NATIONAL BUREAU OF ECONOMIC RESEARCH
NATIONAL BUREAU OF ECONOMIC RESEARCH

Effects of Physician-Directed Pharmaceutical Promotion on Prescription Behaviors: Longitudinal Evidence

Anusua Datta, Dhaval M. Dave

NBER Working Paper No. 19592
Issued in November 2013
NBER Program(s):   HC   HE

Spending on prescription drugs (Rx) represents one of the fastest growing components of U.S. healthcare spending, and has coincided with an expansion of pharmaceutical promotional spending. Most (83%) of Rx promotion is directed at physicians in the form of visits by pharmaceutical representatives (known as detailing) and drug samples provided to physicians’ offices. Such promotion has come under increased public scrutiny, with critics contending that physician-directed promotion may play a role in raising healthcare costs and may unduly affect physicians’ prescribing habits towards more expensive, and possibly less cost-effective, drugs. In this study, we bring longitudinal evidence to bear upon the question of how detailing impacts physicians’ prescribing behaviors. Specifically, we examine prescriptions and promotion for a particular drug class based on a nationally-representative sample of 150,000 physicians spanning 24 months. The use of longitudinal physician-level data allows us to tackle some of the empirical concerns in the extant literature, virtually all of which has relied on aggregate national data. We estimate fixed-effects specifications that bypass stable unobserved physician-specific heterogeneity and address potential targeting bias. In addition, we also assess differential effects at both the extensive and intensive margins of prescribing behaviors, and differential effects across physician- and market-level characteristics, questions which have not been explored in prior work. The estimates suggest that detailing has a significant and positive effect on the number of new scripts written for the detailed drug, with an elasticity magnitude of 0.06. This effect is substantially smaller than those in the literature based on aggregate information, suggesting that most of the observed relationship between physician-directed promotion and drug sales is driven by selection bias. Qualitatively consistent with the literature, we find that detailing impacts selective brand-specific demand but does not have any substantial effects on class-level demand. Results also indicate that most of the detailing response may operate at the extensive margin; detailing affects the probability of prescribing the drug more than it affects the number of prescriptions conditional on any prescribing. We draw some implications from these estimates with respect to effects on healthcare costs and public health.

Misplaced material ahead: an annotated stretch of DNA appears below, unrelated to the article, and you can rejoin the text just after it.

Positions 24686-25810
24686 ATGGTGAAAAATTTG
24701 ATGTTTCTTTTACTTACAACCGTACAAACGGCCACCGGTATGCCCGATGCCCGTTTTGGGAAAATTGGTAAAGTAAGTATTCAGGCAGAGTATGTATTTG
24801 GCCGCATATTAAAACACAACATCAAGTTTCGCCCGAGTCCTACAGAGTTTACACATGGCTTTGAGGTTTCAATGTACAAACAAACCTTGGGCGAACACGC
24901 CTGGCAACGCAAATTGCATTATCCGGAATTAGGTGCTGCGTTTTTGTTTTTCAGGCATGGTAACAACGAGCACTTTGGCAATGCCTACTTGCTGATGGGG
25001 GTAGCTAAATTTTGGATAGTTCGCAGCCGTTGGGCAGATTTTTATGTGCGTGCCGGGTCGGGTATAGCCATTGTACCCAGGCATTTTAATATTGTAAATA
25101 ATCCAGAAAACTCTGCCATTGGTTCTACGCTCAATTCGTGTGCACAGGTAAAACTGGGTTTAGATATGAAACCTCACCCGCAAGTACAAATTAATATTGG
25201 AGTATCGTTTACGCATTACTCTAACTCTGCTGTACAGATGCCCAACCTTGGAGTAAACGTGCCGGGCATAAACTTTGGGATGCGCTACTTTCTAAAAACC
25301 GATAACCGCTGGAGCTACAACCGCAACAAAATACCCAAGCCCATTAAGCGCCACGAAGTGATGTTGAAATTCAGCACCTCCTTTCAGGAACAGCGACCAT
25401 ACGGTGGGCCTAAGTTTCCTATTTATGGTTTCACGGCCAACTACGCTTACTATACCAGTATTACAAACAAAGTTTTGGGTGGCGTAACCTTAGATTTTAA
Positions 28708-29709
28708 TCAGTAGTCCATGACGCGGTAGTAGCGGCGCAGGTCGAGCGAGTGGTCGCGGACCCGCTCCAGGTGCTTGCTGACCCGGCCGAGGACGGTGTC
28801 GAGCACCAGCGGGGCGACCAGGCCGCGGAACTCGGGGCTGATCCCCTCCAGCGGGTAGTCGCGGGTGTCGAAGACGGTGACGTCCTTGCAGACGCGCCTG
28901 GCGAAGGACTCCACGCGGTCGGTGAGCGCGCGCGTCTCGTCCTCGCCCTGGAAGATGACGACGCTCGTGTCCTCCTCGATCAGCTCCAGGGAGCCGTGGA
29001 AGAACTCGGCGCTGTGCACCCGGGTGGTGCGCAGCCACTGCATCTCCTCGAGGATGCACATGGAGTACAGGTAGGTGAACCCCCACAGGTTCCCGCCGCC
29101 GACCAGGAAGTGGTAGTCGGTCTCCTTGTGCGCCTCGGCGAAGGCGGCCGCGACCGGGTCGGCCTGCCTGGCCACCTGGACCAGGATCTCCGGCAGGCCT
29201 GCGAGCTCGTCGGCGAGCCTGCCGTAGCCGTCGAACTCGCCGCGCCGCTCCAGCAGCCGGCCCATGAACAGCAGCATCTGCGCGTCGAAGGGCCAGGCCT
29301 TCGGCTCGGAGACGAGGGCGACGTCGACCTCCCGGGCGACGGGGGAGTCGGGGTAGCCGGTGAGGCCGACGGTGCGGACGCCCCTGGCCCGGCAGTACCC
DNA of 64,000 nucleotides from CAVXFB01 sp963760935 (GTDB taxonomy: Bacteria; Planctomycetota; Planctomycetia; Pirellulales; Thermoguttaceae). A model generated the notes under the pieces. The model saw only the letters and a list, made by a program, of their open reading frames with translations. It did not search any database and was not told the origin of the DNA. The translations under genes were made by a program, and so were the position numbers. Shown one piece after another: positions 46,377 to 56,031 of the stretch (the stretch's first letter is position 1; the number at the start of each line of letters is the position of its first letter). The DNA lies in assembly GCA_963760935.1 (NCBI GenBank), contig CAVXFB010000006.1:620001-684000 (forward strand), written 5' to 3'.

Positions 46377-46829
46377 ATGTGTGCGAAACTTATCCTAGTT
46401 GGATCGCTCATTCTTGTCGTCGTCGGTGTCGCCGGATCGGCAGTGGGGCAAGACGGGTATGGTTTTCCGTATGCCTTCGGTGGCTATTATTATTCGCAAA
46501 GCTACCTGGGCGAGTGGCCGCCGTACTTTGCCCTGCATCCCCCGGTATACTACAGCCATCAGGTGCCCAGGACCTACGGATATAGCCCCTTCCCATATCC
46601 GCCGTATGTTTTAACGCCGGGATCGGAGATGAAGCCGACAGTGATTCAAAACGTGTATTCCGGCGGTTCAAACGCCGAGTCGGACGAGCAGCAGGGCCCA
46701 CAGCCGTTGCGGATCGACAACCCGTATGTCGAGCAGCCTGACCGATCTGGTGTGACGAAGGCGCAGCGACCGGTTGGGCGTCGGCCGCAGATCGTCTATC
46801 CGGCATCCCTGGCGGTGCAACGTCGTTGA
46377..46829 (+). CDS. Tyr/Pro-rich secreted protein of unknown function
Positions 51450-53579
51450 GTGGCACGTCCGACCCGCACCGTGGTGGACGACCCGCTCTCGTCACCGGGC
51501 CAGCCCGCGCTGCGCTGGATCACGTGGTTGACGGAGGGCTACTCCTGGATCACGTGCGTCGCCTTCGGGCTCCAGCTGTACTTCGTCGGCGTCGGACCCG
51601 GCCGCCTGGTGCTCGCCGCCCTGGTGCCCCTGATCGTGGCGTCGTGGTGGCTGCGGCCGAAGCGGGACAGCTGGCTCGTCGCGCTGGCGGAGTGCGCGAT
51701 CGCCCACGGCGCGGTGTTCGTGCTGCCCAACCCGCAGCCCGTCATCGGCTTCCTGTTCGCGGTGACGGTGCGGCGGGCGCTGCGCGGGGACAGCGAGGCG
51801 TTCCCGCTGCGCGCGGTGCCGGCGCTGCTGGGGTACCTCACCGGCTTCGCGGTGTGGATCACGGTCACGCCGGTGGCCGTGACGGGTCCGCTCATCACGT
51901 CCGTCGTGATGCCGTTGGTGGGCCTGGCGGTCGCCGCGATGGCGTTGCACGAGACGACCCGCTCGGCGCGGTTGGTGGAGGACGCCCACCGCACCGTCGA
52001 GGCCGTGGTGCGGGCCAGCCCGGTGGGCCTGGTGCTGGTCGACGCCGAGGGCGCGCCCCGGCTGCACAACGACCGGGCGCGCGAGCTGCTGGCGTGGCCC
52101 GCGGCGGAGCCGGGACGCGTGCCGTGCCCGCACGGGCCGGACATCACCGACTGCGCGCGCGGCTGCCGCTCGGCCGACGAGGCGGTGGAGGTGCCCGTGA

The NBER Bulletin on Aging and Health provides summaries of publications like this.  You can sign up to receive the NBER Bulletin on Aging and Health by email.

You may purchase this paper on-line in .pdf format from SSRN.com ($5) for electronic delivery.

Information about Free Papers

You should expect a free download if you are a subscriber, a corporate associate of the NBER, a journalist, an employee of the U.S. federal government with a ".GOV" domain name, or a resident of nearly any developing country or transition economy.

If you usually get free papers at work/university but do not at home, you can either connect to your work VPN or proxy (if any) or elect to have a link to the paper emailed to your work email address below. The email address must be connected to a subscribing college, university, or other subscribing institution. Gmail and other free email addresses will not have access.

E-mail:

This paper was revised on January 17, 2014

Acknowledgments

Machine-readable bibliographic record - MARC, RIS, BibTeX

Document Object Identifier (DOI): 10.3386/w19592

Users who downloaded this paper also downloaded these:
Dave w18830 Effects of Pharmaceutical Promotion: A Review and Assessment
Danzon and Ketcham w10007 Reference Pricing of Pharmaceuticals for Medicare: Evidence from Germany, the Netherlands and New Zealand
Arcidiacono, Ellickson, Landry, and Ridley w19522 Pharmaceutical Followers
Chen, Gertler, and Yang w19622 Moral Hazard and Economies of Scope in Physician Ownership of Complementary Medical Services
Clark and Mitchell w19511 How Does Retiree Health Insurance Influence Public Sector Employee Saving?
 
Publications
Activities
Meetings
Data
People
About

Support
National Bureau of Economic Research, 1050 Massachusetts Ave., Cambridge, MA 02138; 617-868-3900; email: info@nber.org

Contact Us